Aŋguttara Nikāya


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Aŋguttara Nikāya
X. Dasaka-Nipāta
VI. Sa-Citta Vagga

The Book of the Gradual Sayings
X. The Book of the Tens
VI: One's Own Thoughts

Sutta 60

Giri-m-Ānanda Suttaɱ

Giri-m-ānanda[1]

Translated from the Pali by F. L. Woodward, M.A.

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[108] [74]

[1][piya][than][bodh] Thus have I heard:

Once the Exalted One was dwelling near Sāvatthī
at Jeta Grove in Anāthapiṇḍika's Park.

Now on that occasion the venerable Giri-m-ānanda was sick,
suffering,
stricken with a sore disease.

And the venerable Ānanda came to see the Exalted One
and on coming to him
saluted him
and sat down at one side.

So seated the venerable Ānanda said this to him:

"Sir, the venerable Giri-m-ānanda is sick,
suffering,
stricken with a sore disease.

It were well, sir,
if the Exalted One were to visit him,
out of compassion for him."

"If you, Ānanda, were to visit the monk Giri-m-ānanda
and recite to him the Ten Ideas,
there are grounds for supposing
that when he hears them
that sickness will be allayed there and then.[2]

 

§

 

What are the Ten Ideas?[3]

[109] [1] The idea of impermanence,[ed1]
[2] of not-self,
[3] of the foul,
[4] of the disadvantage,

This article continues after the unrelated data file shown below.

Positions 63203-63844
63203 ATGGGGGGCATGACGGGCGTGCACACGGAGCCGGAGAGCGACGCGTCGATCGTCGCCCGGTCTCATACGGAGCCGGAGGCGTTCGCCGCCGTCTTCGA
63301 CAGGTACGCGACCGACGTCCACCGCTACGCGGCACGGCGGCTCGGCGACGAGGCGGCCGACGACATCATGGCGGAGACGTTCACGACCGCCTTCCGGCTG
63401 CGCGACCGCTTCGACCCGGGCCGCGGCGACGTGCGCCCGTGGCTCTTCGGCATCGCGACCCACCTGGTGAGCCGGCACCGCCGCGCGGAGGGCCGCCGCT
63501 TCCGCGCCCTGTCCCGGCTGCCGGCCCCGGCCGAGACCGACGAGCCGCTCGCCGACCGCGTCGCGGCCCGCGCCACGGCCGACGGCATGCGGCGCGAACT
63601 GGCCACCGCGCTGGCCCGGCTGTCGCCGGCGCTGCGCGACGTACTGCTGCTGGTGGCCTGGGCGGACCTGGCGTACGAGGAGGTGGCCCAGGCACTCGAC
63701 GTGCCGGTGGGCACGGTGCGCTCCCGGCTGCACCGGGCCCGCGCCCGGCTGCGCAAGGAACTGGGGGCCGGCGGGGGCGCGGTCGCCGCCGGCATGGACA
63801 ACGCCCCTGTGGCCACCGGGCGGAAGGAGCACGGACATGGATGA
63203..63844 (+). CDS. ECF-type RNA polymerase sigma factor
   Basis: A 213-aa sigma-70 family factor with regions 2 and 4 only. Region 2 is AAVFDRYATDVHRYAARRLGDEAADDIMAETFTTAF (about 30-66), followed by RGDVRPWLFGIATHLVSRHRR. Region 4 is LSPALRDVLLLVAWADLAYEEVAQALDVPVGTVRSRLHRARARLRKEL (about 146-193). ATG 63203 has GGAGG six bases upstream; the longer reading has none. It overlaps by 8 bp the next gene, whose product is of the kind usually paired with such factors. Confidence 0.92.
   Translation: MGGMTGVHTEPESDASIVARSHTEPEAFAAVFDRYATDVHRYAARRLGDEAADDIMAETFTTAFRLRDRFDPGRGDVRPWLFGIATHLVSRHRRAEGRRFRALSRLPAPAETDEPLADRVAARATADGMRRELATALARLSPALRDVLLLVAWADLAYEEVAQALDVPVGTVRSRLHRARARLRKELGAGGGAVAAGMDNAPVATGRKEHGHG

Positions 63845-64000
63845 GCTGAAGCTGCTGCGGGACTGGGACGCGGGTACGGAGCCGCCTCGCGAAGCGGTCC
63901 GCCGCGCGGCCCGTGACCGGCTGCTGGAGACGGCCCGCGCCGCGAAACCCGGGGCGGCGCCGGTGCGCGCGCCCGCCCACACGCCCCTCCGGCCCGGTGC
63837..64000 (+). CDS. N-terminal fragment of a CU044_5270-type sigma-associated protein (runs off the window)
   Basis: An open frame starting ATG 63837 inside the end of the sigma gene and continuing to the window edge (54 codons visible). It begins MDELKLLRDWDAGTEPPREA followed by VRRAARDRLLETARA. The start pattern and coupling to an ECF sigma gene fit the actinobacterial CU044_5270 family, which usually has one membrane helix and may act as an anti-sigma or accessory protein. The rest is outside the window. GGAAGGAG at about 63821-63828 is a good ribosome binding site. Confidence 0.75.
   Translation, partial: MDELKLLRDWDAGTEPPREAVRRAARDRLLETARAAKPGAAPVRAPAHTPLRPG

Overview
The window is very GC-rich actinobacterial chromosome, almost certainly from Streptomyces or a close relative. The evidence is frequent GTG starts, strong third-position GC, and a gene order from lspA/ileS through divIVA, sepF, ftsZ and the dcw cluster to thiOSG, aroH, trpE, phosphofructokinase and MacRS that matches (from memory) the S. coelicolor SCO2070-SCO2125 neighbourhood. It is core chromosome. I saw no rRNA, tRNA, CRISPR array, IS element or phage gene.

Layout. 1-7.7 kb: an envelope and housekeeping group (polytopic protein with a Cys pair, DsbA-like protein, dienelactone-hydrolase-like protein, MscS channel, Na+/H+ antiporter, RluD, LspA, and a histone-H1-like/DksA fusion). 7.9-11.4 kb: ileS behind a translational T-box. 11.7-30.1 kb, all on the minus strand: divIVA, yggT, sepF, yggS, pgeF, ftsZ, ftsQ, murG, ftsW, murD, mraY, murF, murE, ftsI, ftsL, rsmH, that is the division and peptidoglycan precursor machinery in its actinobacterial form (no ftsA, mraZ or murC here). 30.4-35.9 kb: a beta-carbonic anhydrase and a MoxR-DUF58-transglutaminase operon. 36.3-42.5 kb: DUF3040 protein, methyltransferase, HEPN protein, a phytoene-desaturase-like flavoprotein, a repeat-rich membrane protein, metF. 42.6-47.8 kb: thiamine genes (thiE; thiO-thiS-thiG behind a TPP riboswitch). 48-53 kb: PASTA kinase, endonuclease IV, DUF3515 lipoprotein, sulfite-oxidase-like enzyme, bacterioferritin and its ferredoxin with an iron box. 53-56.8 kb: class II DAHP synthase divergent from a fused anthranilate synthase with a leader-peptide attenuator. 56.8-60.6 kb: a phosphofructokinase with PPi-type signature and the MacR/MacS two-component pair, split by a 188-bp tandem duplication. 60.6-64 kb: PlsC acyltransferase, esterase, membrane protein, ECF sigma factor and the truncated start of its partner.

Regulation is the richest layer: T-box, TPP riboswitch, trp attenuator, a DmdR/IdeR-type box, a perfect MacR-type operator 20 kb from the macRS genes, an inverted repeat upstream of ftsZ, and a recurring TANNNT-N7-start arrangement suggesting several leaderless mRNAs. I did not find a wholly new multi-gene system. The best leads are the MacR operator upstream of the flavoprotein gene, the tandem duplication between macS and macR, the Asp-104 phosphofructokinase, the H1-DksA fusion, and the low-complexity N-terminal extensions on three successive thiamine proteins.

[5] abandoning,
[6] revulsion,
[7] fading,
[8] distaste for all the world,
[9] of impermanence in all compounds,
[10] of concentration on in-breathing and out-breathing.

 

§

 

[1] And what, Ānanda, is
the idea of impermanence?

Herein a monk who has gone to the forest
or the root of a tree
or a lonely place
thus contemplates:

'Impermanent is objective form,
impermanent are feelings,
ideas,
compounded things,
impermanent is consciousness.'

Thus he abides seeing impermanence
in the five grasping-heaps.

This is called
'the idea of impermanence.'

[2] And what, Ānanda, is
the idea of not-self?

Herein a monk who has gone to the forest
or the root of a tree
or a lonely place
thus contemplates:

'The eye is not the self,
objective form is not the self,
the ear is not the self,
sounds are not the self,
nose is not the self,
scents are not the self,
tongue is not the self,
tastes are not the self,
body is not the self,
tangibles are not the self,
mind is not the self,
mind-states are not the self.'

Thus he abides not seeing the self
in those six outer and inner spheres.

This, Ānanda, is called
'the idea of not-self.'[4]

[75] [3] And what, Ānanda, is
the idea of the foul?

Herein a monk examines just this body,[5]
upwards from the soles of the feet,
downwards from the top of the head,
enclosed by skin,
full of manifold impurities
(and concludes):

'There are in this body
hair of the head,
hair of the body,
nails,